Now, we said diet and lifestyle changes are necessary, right? Let’s talk about it. First and foremost, one’s diet must be addressed in order to manage blood sugar. There are a couple of key things we encourage our clients to work on.

     

    Carbohydrates

     

    Let us start by saying this – carbs are not off limits for diabetics. We repeat, they are NOT off limits! Rather, it’s important to be conscious of the type of carbs you choose, the amount, the timing in which you eat them, and what you pair them with. We know – that sounds like a lot. We’ll explain it further.

     

    We know from earlier that carbs contain glucose – the scientific word for the sugar that enters your blood. Eating too many carbs at once will cause this glucose to spike. It’s important that you work with a registered dietitian to determine what the appropriate carbohydrate portions are for you to be having throughout the day.

     

    Secondly, the type of carbs are super important. Choosing fruits, vegetables and whole grains is the way to do it. These carbs have the magical f word – fiber! Fiber works to slow the absorption of sugar from food. Therefore, it prevents spikes in blood glucose after eating. And it can also prevent the absorption of fat and cholesterol. In doing so, it lowers blood triglyceride and cholesterol levels as well, helping support heart health. We love fiber around here.

     

    To further slow down the digestion of carbs, we always suggest something we like to call food pairing. By this, we mean pair a carbohydrate food with a fat and or protein food. You’ll get a more nutritiously dense meal or snack, which will slow digestion, and stabilize blood sugar. Our favorite combos are grapes with cheddar cheese or a pear with walnuts.

     

    Meal and Snack Timing

     

    This is another big one. The times at which you eat throughout the day play an important role in the status of your blood sugar. This goes for everyone – not just diabetics – but it’s especially important for diabetics to eat every 3 to 4 hours. If you go long periods without eating, your blood sugar is going to drop way too low. Then, when you finally do eat, chances are you will overeat, take in too much glucose, and that blood sugar is going to shoot up.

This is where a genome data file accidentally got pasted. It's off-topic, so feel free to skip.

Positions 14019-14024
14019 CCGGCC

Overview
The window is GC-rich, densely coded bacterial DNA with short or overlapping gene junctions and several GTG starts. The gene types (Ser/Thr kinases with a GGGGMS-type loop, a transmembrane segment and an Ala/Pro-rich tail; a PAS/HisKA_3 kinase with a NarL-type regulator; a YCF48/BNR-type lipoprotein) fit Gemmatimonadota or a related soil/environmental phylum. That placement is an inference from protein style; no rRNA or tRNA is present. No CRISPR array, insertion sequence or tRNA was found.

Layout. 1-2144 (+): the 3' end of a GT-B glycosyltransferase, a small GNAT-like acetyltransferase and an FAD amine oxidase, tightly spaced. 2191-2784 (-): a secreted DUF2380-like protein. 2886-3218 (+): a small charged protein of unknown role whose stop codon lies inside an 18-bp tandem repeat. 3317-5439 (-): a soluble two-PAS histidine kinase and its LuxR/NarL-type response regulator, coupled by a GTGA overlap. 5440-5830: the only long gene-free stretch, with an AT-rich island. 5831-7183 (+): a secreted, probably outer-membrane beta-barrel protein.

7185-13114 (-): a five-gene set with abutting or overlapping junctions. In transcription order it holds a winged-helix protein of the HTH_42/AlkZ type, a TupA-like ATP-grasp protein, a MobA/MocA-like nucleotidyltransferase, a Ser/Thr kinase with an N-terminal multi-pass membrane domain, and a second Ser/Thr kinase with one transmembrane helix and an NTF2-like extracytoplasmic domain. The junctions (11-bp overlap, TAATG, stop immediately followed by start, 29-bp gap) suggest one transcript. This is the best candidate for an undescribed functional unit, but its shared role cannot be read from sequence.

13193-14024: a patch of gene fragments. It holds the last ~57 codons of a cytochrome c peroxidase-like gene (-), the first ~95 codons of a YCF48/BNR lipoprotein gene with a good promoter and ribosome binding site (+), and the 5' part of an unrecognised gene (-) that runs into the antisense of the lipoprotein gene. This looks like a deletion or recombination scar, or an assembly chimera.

These dips and spikes in blood sugar are exactly what we want to avoid. They can further exacerbate insulin resistance, and make blood sugar even harder to stabilize. In order to avoid this, we suggest eating every 3-4 hours. Eating according to a schedule like this will ensure that your blood sugar remains steady and stable as the day goes on.

     

    Physical Activity

     

    Okay, we’ve covered diet. Now let’s get to physical activity. We’re just going to be frank with you – you have to move your body. There’s really no way around it. Research shows that physical activity can further assist in managing blood sugar and diabetes. It increases the body’s insulin sensitivity, lowers blood sugar, positively impacts cholesterol levels, and  helps maintain a healthy body weight.

     

    Here’s the best part – you can move your body in any way you want. Whether you like walking, jogging, dancing, skiing, swimming, roller blading, playing tennis or biking, consistent exercise of any form is excellent. We suggest 30 minutes 4 to 5 days per week. Just get that heart rate up, break a little sweat, and you’re good to go! 

     

    The biggest takeaway here – you can actively work to prevent the onset of prediabetes and type 2 diabetes with diet and nutrition. If you do have type 2 diabetes, there are achievable strategies you can work on to manage it. There within lies a great deal of power. YOU have the power to take control and handle your diabetes – how cool is that?!

     

    Have any more questions about diabetes? Drop them in the comments! Follow us on insta @culinahealth for more science-backed nutrition! 

    11/06/20

    Everything You Need to Know About Diabetes and Nutrition

    written by:

    Tamar Samuels